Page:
Rep. Dave Sharpe
By Rep. Dave Sharpe
As the chair of the House Education Committee, I have long been disturbed that nearly all Vermonters graduate high school, but only about half continue their education beyond high school.
This trend spells disaster: by 2020, two thirds of jobs in Vermont will require some post-secondary education. We are setting ourselves up for a situation in which many young Vermonters will only be qualified for low-wage jobs.
Now Sue Minter, a Democratic candidate for governor, has what I strongly believe is the best plan to tackle it head-on. Her proposal, Vermont Promise, will provide two years tuition-free for high school graduates to attend Community College of Vermont and Vermont Technical College. Her goal is that by 2025, three-fourths of Vermonters will be enrolling in a post-secondary education or certification program.
This plan is a winner for young Vermonters to avoid crippling student debt, and for Vermont businesses that would be able to grow with qualified job applicants.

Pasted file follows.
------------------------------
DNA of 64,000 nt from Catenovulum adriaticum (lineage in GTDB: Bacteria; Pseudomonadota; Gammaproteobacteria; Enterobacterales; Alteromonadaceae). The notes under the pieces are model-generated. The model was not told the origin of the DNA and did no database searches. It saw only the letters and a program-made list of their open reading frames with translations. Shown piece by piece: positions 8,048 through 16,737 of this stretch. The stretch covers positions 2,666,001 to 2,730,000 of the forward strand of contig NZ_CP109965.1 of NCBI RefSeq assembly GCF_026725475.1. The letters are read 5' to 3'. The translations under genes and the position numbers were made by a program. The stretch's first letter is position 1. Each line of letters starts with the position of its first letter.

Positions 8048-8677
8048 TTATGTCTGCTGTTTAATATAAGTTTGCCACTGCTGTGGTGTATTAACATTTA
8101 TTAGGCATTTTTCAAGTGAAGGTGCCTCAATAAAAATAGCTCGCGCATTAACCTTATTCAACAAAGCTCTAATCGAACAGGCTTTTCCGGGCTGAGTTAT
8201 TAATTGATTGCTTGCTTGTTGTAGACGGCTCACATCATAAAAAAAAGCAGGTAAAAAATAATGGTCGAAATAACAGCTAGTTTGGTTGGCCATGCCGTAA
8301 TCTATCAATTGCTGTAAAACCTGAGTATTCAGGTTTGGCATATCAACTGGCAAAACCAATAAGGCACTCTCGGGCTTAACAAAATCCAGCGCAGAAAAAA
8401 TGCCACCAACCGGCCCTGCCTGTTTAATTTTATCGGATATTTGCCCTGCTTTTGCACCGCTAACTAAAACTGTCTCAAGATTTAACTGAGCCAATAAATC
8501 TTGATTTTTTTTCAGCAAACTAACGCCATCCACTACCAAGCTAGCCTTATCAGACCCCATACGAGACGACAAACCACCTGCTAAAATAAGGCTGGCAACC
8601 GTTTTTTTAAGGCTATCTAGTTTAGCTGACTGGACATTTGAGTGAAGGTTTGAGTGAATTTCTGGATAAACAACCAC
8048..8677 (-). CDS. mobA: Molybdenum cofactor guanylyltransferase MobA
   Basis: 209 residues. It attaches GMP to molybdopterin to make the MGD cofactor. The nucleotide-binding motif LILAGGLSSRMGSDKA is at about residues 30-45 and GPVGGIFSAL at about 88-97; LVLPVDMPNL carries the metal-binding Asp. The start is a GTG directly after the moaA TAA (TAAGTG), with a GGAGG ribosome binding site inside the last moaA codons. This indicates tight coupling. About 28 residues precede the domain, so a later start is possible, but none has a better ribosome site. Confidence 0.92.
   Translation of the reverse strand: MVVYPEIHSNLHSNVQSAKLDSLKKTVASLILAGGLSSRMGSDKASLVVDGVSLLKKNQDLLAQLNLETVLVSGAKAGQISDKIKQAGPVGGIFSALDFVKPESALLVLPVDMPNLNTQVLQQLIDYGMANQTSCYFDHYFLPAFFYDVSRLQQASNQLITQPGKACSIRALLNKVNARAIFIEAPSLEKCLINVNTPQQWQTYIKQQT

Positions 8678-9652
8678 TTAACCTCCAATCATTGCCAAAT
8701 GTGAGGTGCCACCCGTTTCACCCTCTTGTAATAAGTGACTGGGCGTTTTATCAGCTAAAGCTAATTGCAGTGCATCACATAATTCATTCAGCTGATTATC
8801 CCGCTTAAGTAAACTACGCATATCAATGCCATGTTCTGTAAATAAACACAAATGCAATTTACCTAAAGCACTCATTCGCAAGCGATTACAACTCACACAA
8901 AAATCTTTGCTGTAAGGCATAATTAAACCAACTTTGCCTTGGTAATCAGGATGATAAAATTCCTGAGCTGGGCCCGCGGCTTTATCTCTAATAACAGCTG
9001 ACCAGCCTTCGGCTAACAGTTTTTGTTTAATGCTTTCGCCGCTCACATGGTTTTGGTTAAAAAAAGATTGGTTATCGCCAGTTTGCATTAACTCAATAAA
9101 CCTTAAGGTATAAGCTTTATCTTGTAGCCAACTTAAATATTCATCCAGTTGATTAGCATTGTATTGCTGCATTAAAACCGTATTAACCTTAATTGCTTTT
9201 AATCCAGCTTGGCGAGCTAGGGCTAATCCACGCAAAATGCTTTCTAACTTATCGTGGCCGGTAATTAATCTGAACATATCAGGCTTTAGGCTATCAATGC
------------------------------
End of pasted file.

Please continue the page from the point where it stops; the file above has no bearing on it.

I’ve known Sue since we both served together in the Legislature and Vermont Promise is typical of how she works: she sets the bar high, and lays out a practical way to get there.
Minter proposes paying for Vermont Promise, an estimated $12 million per year, through a bank franchise fee on the largest banks and by expanding Vermont’s corporate income tax on the big banks – a tax these banks pay if they operate in New Hampshire or New York, but they currently don’t have to pay in Vermont. That’s a fair deal and will help relieve pressure on our property taxes.
When Minter announced Vermont Promise, other Democratic candidates for governor suddenly rolled out half-baked plans of their own. One candidate can’t say how he will pay for his college proposal; the other candidate wants to pay for it in a regressive way by raising taxes on the poorest Vermonters. Neither one of them have the guts to take on the big banks to fund an essential social program like Sue is doing.
With Vermont Promise, Sue Minter has offered a real solution to a real problem. She’s the only candidate for governor in either party with a track record of tackling tough jobs in Vermont and making Vermonters’ lives better.
Dave Sharpe, of Bristol, is a Democratic state representative in Addison-4 and chair of the House Education Committee.